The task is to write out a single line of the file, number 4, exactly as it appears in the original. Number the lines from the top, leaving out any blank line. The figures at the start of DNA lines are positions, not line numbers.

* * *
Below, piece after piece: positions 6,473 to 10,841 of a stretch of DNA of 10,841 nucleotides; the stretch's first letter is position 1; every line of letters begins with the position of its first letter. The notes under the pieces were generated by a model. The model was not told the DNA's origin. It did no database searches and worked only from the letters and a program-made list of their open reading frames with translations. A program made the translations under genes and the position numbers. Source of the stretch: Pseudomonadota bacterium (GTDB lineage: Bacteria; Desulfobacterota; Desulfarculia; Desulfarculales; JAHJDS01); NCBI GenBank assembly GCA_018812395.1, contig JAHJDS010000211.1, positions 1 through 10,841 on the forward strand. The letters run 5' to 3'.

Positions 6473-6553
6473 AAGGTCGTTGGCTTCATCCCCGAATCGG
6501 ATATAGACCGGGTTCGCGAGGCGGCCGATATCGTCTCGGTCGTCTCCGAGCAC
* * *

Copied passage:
6501 ATATAGACCGGGTTCGCGAGGCGGCCGATATCGTCTCGGTCGTCTCCGAGCAC